Southern Scotch

Southern Scotch
After the Fall 2016

Tuesday, April 22, 2014

Reb's Rowdy Touts for Hot B Flicks: The Raid 2

So much has been made of the graphic violence in this film that we really must start with a note about films in the days before movies existed. The Iliad, written somewhere between 760-710 BC, is one of the most graphically violent tales ever written. And if the technology had existed, Homer would have been happy to write it as a screenplay, then direct it and accept a cameo in exchange for hot sex with an actor or 2. It's a simple, streamlined tale about a few final weeks in the Trojan War. And the battle scenes aren't pretty, to say the very least: spears through the ears and mouths, cloven skulls...The crowds then didn't cotton to action off the page or discreetly edited bloodshed. They wanted it heavy and heavy they got--for all of which the epic stands as a glorious work of art.

Just bear that in mind before passing on a truly sensational film--one of the finest, and most important, martial arts films ever made. It tackles a long divided, much maligned tradition: on the left side, thousands of Golden Harvest chopsocky films with Wire Fu, crap dubbing and badly edited fights...on the right side, the romanticized and stylized Crouching Tiger school.

Keep the tradition in your minds as well. For The Raid 2 is neither a gangster movie with some Kung Fu nor a Same Old Same Fu movie with a tagged-on gangster story. The director, Gareth Evans, set out to top his indie cult hit The Raid with a seamless blending of the best martial arts ever filmed and a well-written, nicely acted crime film Scorcese could admire. And you needn't have seen the original Raid to be blown away by Raid 2: twice as good in every way. The 'sequel' picks up shortly after The Raid with two characters meeting grim ends--then we're off and running in a new direction.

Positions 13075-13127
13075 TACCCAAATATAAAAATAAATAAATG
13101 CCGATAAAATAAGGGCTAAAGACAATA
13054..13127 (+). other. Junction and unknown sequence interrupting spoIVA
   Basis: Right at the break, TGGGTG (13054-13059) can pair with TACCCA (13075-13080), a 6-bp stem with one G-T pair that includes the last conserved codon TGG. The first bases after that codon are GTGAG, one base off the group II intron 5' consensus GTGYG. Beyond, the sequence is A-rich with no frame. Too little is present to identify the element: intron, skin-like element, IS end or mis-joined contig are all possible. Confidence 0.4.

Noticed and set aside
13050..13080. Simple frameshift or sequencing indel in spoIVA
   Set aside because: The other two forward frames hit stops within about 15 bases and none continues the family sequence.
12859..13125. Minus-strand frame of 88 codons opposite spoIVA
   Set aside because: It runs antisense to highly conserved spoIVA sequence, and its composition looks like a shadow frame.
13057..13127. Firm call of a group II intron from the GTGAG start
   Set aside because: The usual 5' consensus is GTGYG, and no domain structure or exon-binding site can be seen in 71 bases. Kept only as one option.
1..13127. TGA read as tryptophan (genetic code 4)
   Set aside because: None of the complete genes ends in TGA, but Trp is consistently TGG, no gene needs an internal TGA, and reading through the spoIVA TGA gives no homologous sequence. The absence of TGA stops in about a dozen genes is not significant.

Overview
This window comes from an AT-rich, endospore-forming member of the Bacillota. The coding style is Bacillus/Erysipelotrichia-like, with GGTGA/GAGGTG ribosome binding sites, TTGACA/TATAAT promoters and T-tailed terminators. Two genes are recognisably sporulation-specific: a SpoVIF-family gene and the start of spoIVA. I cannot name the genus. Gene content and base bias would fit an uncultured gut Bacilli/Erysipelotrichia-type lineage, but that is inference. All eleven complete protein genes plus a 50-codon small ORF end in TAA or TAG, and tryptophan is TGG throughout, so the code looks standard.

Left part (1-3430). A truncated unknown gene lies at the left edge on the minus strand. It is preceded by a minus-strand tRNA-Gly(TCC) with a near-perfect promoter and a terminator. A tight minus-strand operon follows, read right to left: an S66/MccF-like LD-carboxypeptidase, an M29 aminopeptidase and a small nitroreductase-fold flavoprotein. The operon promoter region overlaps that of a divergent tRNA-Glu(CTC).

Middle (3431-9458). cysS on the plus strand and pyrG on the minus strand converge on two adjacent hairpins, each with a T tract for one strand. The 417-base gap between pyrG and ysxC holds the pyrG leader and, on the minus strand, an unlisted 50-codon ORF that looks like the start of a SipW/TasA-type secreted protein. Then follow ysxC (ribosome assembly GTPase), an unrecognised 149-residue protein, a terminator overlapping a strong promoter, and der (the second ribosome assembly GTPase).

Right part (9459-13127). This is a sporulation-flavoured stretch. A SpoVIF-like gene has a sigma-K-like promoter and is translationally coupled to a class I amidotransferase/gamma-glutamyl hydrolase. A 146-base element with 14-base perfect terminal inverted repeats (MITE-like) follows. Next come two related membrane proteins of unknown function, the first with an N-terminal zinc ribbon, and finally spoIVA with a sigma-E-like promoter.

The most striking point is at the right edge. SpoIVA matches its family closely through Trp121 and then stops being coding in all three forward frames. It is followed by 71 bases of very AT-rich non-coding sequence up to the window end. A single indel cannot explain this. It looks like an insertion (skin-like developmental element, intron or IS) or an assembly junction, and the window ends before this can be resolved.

We can forget almost every martial artist actor since Bruce Lee and Jackie Chan with the arrival of Indonesian star Iko Uwais...and the phenomenal Yayan Ruhian, who does villain star turns in both films. Each man equals Lee and Chan in physical prowess and screen charisma. All the dreadful cinematic sins of the past forty years are washed away by the brilliance of Gareth Evans, his cast--and, lord God, his cinematographers. No night fights with the best moves lost in darkness and shadows. No quick-cut editing to obscure the logic and flow of the moves. Almost no slow motion. No wires for high flying kicks. Again and again, viewers' jaws will be dropped by the power, grace and beauty of the actors' moves--and the brilliance of the camera work (one man fighting several within a tiny car--the action filmed through the cutaway roof).

One other radical departure: after forty years of Chinese and Japanese-based martial arts films, it's cool to see the Indonesians finally get their due. Think Thai kickboxing mixed with loads of knives.

The story? An accomplished riff on Internal Affairs. The greatest gangster picture ever? Noooo. But the greatest martial crime film? In my own opinion, yes.

Definitely worth your while. Read the Iliad first if you need to prepare for the mayhem.


Sunday, April 20, 2014

Coming Tuesday, April 22

Reb's Rowdy Touts for Hot B Flicks returns with a review of The Raid 2...and marks the return of this blog to Active status. I've been remiss, preoccupied by work on Boss #3...the new Seattle blog...and moving preparations.